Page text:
by Noella Noelophile™
Growing up in the 1960’s, I remember the Weekly Reader.
This was a two-page “newspaper” for grade-schoolers, with articles about current events and scientific advances. One, that appeared in about 1966, sticks in my mind. The general gist of this particular piece was that by the time we grew up, computers would be doing everything–and our days would be filled with leisure time.
(Are you rolling on the floor at this point?)
Today we’re: posting, Facebooking, tweeting, texting, e-mailing, and a variety of other social-media activities–and that’s before our workdays start!
It seems that taking time to do something we enjoy makes us feel almost guilty! “Lost time…if I spend the morning in the library that’s three posts I could have done...who’s going to do this…and that…and that….the clock is ticking, that deadline’s coming up…and so forth, and so on. And somehow, when your work is in a creative field, there’s also the sense of, “This is work I love, why can’t I do it all the time? Don’t I appreciate having this opportunity?”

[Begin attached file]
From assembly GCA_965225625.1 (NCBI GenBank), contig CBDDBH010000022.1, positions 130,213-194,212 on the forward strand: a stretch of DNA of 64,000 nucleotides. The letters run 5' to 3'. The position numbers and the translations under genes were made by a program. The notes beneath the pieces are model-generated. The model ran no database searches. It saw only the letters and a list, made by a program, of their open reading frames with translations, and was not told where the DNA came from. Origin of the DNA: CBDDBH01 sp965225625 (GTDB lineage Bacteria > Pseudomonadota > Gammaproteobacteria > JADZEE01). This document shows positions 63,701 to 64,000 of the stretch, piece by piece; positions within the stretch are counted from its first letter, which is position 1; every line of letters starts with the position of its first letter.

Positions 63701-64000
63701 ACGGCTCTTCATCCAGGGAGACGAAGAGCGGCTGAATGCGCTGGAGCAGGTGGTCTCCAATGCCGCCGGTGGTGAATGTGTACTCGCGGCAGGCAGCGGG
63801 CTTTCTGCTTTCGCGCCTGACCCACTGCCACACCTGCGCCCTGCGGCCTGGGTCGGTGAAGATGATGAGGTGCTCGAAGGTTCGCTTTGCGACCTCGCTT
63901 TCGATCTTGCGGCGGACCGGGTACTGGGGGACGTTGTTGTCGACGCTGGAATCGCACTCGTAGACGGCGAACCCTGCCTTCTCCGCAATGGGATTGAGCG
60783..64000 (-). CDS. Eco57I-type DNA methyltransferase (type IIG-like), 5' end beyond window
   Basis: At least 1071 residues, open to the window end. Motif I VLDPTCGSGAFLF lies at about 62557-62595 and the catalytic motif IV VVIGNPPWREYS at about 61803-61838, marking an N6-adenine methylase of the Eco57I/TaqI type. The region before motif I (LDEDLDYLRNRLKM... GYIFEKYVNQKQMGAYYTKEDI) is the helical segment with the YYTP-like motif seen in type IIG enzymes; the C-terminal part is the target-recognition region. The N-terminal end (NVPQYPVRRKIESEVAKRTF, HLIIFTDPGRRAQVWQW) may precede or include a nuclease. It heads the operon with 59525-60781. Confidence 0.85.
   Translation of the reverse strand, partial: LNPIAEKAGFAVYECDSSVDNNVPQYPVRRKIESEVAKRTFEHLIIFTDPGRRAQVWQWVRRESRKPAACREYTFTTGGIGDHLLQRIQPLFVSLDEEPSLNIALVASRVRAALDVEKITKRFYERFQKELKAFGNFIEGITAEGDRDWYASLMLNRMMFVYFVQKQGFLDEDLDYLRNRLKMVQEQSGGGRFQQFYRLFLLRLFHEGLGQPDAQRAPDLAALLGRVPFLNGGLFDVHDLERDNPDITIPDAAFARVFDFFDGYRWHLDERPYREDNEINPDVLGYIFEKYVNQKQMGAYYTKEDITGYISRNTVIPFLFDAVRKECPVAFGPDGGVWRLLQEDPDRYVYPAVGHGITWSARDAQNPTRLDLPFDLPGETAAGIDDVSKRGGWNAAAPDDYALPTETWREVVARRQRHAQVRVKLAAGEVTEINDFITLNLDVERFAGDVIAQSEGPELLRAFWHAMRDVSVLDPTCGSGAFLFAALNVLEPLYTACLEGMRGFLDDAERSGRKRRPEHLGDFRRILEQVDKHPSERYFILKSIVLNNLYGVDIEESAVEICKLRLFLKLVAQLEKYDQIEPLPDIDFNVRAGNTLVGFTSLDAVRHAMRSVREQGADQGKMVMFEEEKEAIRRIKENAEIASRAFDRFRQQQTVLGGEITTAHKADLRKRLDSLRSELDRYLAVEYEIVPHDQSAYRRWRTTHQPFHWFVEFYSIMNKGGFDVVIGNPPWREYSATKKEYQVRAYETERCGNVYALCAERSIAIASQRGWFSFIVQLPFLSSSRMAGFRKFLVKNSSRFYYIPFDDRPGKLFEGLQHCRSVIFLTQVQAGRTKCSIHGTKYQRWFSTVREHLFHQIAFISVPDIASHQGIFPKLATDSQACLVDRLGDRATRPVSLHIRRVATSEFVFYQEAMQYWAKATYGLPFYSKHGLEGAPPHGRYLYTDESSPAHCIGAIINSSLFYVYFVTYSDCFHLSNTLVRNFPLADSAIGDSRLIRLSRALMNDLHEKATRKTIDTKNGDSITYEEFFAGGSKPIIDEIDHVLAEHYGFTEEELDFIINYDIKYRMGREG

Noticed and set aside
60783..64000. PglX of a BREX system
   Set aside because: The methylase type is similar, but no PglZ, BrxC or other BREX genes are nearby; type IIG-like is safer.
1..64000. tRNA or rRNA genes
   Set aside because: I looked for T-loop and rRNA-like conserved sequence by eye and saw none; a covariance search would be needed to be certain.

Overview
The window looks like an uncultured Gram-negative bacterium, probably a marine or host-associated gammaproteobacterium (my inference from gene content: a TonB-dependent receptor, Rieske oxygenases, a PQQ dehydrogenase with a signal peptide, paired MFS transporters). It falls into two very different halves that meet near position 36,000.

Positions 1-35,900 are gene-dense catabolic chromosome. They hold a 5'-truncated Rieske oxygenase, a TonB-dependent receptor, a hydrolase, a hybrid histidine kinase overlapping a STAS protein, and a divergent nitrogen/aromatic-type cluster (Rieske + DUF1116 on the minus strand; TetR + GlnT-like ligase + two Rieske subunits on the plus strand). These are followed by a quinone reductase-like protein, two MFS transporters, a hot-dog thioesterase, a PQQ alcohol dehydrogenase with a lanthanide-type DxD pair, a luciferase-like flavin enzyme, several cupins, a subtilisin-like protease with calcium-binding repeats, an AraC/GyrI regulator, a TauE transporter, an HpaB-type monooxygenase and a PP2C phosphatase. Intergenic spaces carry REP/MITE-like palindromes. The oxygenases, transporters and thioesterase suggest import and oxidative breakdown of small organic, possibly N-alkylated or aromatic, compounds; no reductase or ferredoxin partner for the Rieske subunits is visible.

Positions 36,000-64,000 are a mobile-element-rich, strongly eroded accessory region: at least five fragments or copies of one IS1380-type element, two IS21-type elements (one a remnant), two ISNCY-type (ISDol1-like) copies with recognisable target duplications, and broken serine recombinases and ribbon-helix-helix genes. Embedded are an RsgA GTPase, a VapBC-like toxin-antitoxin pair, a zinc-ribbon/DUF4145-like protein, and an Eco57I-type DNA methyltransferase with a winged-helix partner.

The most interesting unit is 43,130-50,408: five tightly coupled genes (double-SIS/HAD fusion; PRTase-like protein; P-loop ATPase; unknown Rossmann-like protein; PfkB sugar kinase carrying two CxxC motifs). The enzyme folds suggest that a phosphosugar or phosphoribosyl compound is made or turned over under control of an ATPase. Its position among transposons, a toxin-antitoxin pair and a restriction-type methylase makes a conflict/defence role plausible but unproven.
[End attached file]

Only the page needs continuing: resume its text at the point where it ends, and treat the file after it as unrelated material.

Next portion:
But a good point came up at a WordCamp session we attended, last summer: no one can work 24/7 (or as close to that as some of us do!), and remain productive. That’s true across the boards, no matter what your area.
One workplace that I remember with a lot of love, understood this. There was a time when everyone took a fifteen-minute break in mid-afternoon, had coffee together, and could talk about anything that was going on–except work! In a five-day workweek, then, they would have spent a total of an hour and fifteen minutes, weekly, “recharging.” “Wasted” time? Not at all–this was one of the best creative teams with which I’ve ever had the privilege of working!
With those thoughts in mind, how will you spend this weekend? I intend to spend much of today looking at cloud castles in the sky…browsing one of our favorite areas near the beach…petting our cats and holding my husband’s hand. And returning refreshed to resume work tomorrow.